Blog Tour: Unspeakable Words by Sarah Madison

Sarah Madison is here today to talk about her re-release of Unspeakable Words. Be sure to check out the excerpt below.

I’m really glad Dreamspinner Press allowed me to revisit and expand Unspeakable Words, the first story in the Sixth Sense series. I wanted to do it because the rest of the stories in the series were novels, but the first was only a novella. But I learned a lot from the process in and of itself.

     1. Plot bunnies need to be allowed to mature. When I first began publishing original stories, I just blithely put them out there, with very little thought about what I was doing in terms of structure or process. I was having fun, and I think it showed. Along with a lightness of storytelling, though, there were a lot of mistakes. Once I began reading books and articles on ‘how to write’, I discovered I was doing everything wrong! The newly gained knowledge hampered my writing process for quite some time, until I learned which bits of information and advice worked for me and which did not. But the one thing that was the hardest for me to let go of was being hypercritical of an idea early on. You can’t do that. You have to let your plot bunnies romp freely in the garden, eating everything in sight. They need to play, they need to grow into fat healthy bunnies that can withstand the scrutiny of a critical mind. There was a point in writing the Sixth Sense series in which I considered dropping the paranormal aspect of it. That would have been a mistake. The paranormal, superimposed on the very ordinary, is what makes these stories different, and distinguishes them from other hot FBI-guy stories. I thought about molding this series into the same kind of stories already out there because I started criticizing my plot bunny. Don’t do that. First drafts are not the place to kill your bunnies.

     2. Go with your gut. I submitted Unspeakable Words for publication on a whim. It was the first major story I ever submitted to a press and I was flabbergasted when it was accepted by Dreamspinner! My initial reaction was to snatch it back because I didn’t think it was ready, and you know what? I was right. But I was such a newbie author that I was terrified to question anything. I was afraid if I asked for more time to write out the scenes I still pictured, I would be patted on the head and told to come back when I grew up and knew what I wanted. Of course, I know now all I had to do was ask. But at the time, I didn’t want to be seen as one of those authors—you know the kind I mean. The ones that are difficult to work with and are never satisfied with anything. Or worse, lose the contract, and in my mind, my only chance of ever getting published. So, words from experience here: don’t be afraid to ask your publisher about ways you can make your story better, and always trust your gut on things like this.

     3. Writing a series is harder if you’re a panster versus a plotter. Yikes, did I ever learn this the hard way. I am a heavy punster, and do very little note-taking or outlining. In fact, outlining a story too heavily has ended up being a story killer for me in the past. But my method of weaving in plot lines and enhancing themes is to re-read my own material frequently while writing, and to layer ideas into the work as I write. This may be a cumbersome way of writing (and it definitely is slower than most writers) but it’s how my brain works. But while this works well for a single story, it becomes problematic over a series. Pansting took the series in unexpected directions, paths that could have been paved better in the first story. So revisiting Unspeakable Words allowed me to throw in some breadcrumbs, as well as put in some things that link with the remaining installments. Most of the people I know who write series are FAR more organized than I am, with notes, and Scrivener, and white boards, and the series has largely been written before the first book is published. Um, yeah. Not me. So memo to self: take better notes if you ever get the notion to do a series again.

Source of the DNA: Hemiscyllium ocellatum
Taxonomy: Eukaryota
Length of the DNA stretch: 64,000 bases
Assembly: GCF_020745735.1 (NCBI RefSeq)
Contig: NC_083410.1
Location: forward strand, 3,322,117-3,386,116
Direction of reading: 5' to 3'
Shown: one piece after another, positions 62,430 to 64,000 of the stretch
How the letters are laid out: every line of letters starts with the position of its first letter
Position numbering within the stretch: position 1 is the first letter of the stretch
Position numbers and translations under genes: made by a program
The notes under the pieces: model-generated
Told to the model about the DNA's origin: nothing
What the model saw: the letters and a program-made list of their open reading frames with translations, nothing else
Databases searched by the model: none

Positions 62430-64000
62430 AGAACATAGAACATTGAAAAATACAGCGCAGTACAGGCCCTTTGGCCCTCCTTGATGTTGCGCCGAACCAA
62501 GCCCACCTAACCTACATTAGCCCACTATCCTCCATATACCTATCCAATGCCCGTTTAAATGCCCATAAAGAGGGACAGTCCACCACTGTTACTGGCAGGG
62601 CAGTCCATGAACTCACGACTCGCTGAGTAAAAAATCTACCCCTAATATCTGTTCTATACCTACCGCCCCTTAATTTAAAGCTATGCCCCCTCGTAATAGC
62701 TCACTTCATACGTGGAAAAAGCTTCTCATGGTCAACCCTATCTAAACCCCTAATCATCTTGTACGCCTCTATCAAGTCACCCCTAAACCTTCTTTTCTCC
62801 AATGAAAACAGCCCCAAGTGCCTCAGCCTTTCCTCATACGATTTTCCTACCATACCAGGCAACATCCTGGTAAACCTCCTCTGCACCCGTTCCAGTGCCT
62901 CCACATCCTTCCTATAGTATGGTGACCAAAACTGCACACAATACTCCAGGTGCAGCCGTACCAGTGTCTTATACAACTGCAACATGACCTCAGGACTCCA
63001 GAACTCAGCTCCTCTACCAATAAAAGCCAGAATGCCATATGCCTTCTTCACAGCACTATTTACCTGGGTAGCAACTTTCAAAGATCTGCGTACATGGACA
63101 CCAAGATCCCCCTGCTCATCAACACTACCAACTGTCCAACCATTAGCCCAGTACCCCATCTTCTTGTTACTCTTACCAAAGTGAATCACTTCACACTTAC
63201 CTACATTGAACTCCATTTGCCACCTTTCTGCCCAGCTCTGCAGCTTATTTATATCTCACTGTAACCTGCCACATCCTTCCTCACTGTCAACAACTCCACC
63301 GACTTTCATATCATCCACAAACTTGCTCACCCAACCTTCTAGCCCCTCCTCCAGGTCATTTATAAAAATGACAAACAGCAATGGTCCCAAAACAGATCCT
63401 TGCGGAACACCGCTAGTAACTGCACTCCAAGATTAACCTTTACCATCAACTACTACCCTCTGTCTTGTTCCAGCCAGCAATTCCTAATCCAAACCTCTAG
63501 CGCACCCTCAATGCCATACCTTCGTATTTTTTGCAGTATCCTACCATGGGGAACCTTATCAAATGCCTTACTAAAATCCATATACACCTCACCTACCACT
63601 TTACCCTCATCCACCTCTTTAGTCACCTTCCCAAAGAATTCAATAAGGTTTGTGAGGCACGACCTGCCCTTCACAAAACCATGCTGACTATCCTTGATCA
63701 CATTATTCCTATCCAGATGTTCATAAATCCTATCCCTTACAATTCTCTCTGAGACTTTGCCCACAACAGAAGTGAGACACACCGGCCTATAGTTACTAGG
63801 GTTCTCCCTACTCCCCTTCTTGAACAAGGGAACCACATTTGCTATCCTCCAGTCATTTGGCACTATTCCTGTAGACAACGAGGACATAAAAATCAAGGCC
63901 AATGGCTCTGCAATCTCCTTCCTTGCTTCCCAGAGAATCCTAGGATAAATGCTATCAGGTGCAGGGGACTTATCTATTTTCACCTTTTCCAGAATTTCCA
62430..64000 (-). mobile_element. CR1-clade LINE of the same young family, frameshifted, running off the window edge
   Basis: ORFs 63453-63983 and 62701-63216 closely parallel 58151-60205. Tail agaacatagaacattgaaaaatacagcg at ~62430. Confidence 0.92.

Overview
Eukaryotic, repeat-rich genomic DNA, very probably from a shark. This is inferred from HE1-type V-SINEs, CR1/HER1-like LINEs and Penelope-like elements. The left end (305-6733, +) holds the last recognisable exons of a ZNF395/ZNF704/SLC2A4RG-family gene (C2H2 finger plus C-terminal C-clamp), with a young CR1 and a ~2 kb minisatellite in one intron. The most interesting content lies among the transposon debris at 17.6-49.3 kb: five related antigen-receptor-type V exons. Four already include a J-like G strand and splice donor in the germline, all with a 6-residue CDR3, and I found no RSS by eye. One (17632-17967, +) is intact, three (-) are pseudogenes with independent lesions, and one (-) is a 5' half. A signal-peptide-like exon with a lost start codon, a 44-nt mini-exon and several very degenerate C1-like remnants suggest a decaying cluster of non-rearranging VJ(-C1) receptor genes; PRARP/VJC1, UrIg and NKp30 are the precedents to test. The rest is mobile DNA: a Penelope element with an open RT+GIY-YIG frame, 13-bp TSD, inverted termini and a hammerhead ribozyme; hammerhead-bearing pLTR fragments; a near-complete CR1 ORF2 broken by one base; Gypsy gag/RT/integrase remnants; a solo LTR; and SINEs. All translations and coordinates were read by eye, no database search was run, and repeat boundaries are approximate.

4. I don’t suck as much as I thought. No. Really. Going back and reading something you’ve written several years ago can be truly cringe-making, and I was prepared for just that. Sure, there were newbie mistakes I’ve since learned to correct in advance. I’ve also learned—like with the publisher—how to work with an editor and ask for guidance. I’ve also learned when to fight for my version and when to let it go. Over the years, I’ve been working with some great editors and an awesome critique group. I think my current writing reflects this. So I braced myself for the probability I would find a re-read excruciating. But after flinching a few times, I found myself enjoying revisiting meeting the characters for the first time and watching the process as they slowly fall for each other. And while I will never be the kind of person to sing my own praises, I can nod and say, ‘Huh. Not half bad.’ Believe me, if you knew me, you’d know that’s practically unheard of! So I say to you, don’t be afraid to revisit your older stories.

     5. Sink or Swim: Just Put it Out There. Maybe it’s because this is a relaunch rather than a true new release, but I’m very calm about releasing this version of Unspeakable Words. Truth be told, I’ve gotten less wound up about releasing stories over time. I love a great review as much as the next person, but I also understand not every story is going to resonate with every reader. I’m happy just to tell my stories and have fun doing it—which is a full circle turn around for me. That’s what I did when I first began publishing original stories—until I let too much self-criticism stymie the flow of words. I hope you enjoy them, but even if you don’t, that’s okay too.